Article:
In Colombia, cattle ranching provides approximately 28% of rural employment and livelihoods for 514,000 households. The industry also uses more land in the country than any other at up to 35 million hectares. Cattle ranching plays a disproportionate role in biodiversity loss and is the largest source of CO2 emissions in the country. Adopting silviculture systems is one of the best forms of sustainable agricultural practices in the Colombian cattle ranching sector.
Colombia’s rich biodiversity is at serious risk from deforestation. Deforestation increased by 65% between 2017 and 2018, while most deforestation was for grazeland — Over 70% of deforestation in Colombia occurs to create new pasture lands. Importantly, cattle ranching makes up 45% of Colombian Agriculture, so it is prudent to discover methods for decreasing the impact of these practices without negatively impacting the households which rely on the industry for their livelihood.
While the first drop in deforestation since 2016 following the FARC peace agreement shows signs of progress to slow deforestation in Colombia, the rate remains high at 198,000 hectares.
Only 15 million of the nearly 35 million hectares now dedicated to pastoral practices are suited for raising livestock due to the low nutritional quality of flora on deforested land. Also, small family-owned farms that average five acres in size factor heavily into the deforestation. Due to the size and number of these family-owned farms, maximizing their productivity while improving or preserving their livelihoods requires a delicate but necessary balance if stakeholders wish to address deforestation effectively.
Silvoculture offers a solution that is both sustainable and economically beneficial for small and midsized farms, but the transition comes with a cost and implementation requires a case-specific approach.
Challenges to the adoption of silvopastoral practices
Silvopastoral agriculture, or silviculture, is the process of integrating sustainable forestry practices with livestock and foraging, allowing farmers to reap the benefits of both without negatively impacting the ecology of the land. However, it takes a lot of effort and resources for a farmer to convert their business model to fit this alternative practice.
The average cost to convert a single hectare to silvopasture can be up to $4,000. Free-trade agreements with the United States and MERCOSUR, a South American trade bloc established in 1991, have also complicated the competitiveness of the Colombian livestock industry. Both entities have smoothed access to domestic and international markets by eliminating protective tariffs on the country’s dairy and meat products. There is also scarce domestic demand for sustainably produced Colombian beef and dairy products. Sanitation standards are difficult to meet in the global market as well, leaving the optimization of existing land as one of the few viable options available.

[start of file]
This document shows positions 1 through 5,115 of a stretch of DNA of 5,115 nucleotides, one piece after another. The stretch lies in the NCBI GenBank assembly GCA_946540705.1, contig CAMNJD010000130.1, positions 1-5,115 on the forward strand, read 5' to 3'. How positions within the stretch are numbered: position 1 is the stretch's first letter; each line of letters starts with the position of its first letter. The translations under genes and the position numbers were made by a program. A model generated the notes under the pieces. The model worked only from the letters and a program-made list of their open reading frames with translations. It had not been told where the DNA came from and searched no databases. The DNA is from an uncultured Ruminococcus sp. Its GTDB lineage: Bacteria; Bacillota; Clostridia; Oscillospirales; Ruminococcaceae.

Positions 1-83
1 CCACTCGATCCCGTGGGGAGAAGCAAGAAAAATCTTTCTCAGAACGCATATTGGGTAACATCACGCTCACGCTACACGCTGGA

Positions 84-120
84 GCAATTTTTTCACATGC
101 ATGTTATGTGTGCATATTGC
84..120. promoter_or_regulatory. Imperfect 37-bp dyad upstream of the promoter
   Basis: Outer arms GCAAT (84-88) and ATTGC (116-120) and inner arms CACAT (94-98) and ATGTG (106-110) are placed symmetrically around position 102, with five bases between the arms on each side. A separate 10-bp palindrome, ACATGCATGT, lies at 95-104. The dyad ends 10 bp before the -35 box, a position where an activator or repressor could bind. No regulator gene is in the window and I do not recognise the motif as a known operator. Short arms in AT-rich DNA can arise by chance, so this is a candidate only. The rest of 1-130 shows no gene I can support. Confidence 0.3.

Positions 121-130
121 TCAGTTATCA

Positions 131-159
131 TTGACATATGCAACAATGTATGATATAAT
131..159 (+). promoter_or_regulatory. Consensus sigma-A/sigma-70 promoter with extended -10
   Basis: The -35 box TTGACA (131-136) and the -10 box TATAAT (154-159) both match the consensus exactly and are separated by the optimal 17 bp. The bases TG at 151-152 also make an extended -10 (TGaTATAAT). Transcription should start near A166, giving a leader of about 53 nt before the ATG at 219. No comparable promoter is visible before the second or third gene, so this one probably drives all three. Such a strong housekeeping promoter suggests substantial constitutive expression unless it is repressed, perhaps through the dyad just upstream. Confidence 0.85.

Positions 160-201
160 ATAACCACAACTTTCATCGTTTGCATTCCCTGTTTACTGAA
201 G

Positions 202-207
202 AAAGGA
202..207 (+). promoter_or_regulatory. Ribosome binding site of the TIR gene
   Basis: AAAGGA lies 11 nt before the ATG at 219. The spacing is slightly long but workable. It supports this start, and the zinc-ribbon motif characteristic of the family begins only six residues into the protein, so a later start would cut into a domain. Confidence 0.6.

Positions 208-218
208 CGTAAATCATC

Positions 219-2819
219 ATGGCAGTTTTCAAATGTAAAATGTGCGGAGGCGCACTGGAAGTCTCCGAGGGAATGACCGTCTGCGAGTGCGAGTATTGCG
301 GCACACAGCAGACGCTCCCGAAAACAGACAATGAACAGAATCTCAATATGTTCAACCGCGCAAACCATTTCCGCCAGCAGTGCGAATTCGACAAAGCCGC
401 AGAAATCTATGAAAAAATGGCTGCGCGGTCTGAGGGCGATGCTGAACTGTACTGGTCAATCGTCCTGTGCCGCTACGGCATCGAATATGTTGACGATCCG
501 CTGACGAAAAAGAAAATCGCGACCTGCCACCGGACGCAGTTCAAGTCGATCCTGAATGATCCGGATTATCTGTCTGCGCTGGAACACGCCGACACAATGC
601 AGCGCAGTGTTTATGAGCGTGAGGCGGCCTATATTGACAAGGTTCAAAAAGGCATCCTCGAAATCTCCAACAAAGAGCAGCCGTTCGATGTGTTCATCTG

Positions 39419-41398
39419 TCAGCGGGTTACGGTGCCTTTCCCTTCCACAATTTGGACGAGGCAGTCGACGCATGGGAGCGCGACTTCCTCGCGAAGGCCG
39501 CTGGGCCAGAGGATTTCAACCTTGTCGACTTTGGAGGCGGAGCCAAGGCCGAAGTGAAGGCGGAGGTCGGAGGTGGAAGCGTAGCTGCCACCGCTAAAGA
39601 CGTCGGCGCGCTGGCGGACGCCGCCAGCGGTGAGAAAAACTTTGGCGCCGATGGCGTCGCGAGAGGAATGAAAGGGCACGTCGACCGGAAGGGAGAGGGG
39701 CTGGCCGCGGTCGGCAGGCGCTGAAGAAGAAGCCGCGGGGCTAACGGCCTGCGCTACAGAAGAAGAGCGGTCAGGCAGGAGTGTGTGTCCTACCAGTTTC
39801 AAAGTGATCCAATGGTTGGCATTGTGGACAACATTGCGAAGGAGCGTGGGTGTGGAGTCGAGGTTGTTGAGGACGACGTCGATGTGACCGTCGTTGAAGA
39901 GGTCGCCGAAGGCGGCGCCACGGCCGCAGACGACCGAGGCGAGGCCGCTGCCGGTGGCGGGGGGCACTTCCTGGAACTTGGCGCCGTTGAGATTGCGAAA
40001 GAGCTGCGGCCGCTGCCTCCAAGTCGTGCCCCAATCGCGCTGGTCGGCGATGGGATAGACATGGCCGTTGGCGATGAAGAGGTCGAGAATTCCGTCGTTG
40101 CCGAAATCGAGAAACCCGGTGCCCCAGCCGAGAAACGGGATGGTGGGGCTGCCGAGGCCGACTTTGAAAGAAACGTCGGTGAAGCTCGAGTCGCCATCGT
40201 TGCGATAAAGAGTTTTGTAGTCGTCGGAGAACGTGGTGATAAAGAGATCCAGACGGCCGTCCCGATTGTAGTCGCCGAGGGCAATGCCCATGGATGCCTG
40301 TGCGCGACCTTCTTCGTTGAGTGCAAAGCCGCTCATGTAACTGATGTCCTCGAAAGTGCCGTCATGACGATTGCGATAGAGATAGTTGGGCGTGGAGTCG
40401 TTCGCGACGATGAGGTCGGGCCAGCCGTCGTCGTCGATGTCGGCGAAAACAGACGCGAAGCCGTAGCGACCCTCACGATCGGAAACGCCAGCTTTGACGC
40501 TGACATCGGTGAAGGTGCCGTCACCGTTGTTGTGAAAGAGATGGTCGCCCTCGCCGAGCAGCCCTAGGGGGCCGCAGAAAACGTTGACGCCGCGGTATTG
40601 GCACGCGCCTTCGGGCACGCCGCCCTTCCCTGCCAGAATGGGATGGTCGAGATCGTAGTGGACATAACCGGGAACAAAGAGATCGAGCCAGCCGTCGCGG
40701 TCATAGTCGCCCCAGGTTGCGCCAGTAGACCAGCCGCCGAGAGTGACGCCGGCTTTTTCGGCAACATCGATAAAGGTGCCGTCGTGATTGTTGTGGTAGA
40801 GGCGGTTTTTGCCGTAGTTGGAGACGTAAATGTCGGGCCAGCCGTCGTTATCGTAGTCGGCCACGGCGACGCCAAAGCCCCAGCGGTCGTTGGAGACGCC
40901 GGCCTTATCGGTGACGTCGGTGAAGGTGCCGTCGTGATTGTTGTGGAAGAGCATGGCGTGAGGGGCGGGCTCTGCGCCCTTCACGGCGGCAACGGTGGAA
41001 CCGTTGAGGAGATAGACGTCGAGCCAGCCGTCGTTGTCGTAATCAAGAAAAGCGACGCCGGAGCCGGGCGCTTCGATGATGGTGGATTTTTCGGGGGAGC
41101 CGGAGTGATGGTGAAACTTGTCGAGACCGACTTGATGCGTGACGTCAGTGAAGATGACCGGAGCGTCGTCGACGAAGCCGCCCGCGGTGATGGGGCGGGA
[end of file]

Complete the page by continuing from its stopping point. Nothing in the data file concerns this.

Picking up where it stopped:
Silvopastoral practices in action
About 32,000 hectares have been converted to silviculture systems in Colombia, boosting incomes by up to $523 per hectare annually and increasing milk production by more than 36%. The planting of trees in these new pastoral systems has allowed for the sequestration of 1.2 million tons of carbon. Silvopasture benefits have not only positively impacted the ecology of farms in Colombia but offer a natural financial incentive to implement these practices.
Public-private partnerships have emerged to support this transformation to a more sustainable and prosperous system of agricultural land management. These include the CIPAV, the Colombian Cattle Ranching Federation, The Nature Conservancy, and the UN, who have collectively invested more than $42 million in developing sustainable agricultural practices in the country.
Climate change associated with the recent El Niño Oscillation costs the Colombian livestock sector $1.8 billion. Investing in silvopastoral systems can improve soil fertility and enhance the land’s capacity to absorb excess water and tolerate stresses in temperature. These environmentally conscious forestry practices also improve the land’s resistance to drought, allowing farmers to support more livestock per acre in conditions where water is scarce.
Silviculture, particularly as it pertains to cattle, can drastically improve the livelihoods of the many landholders that manage them. In addition to economic opportunities, the environmental benefits of this practice will continue to attract investors from abroad, given the ecological and financial benefits.
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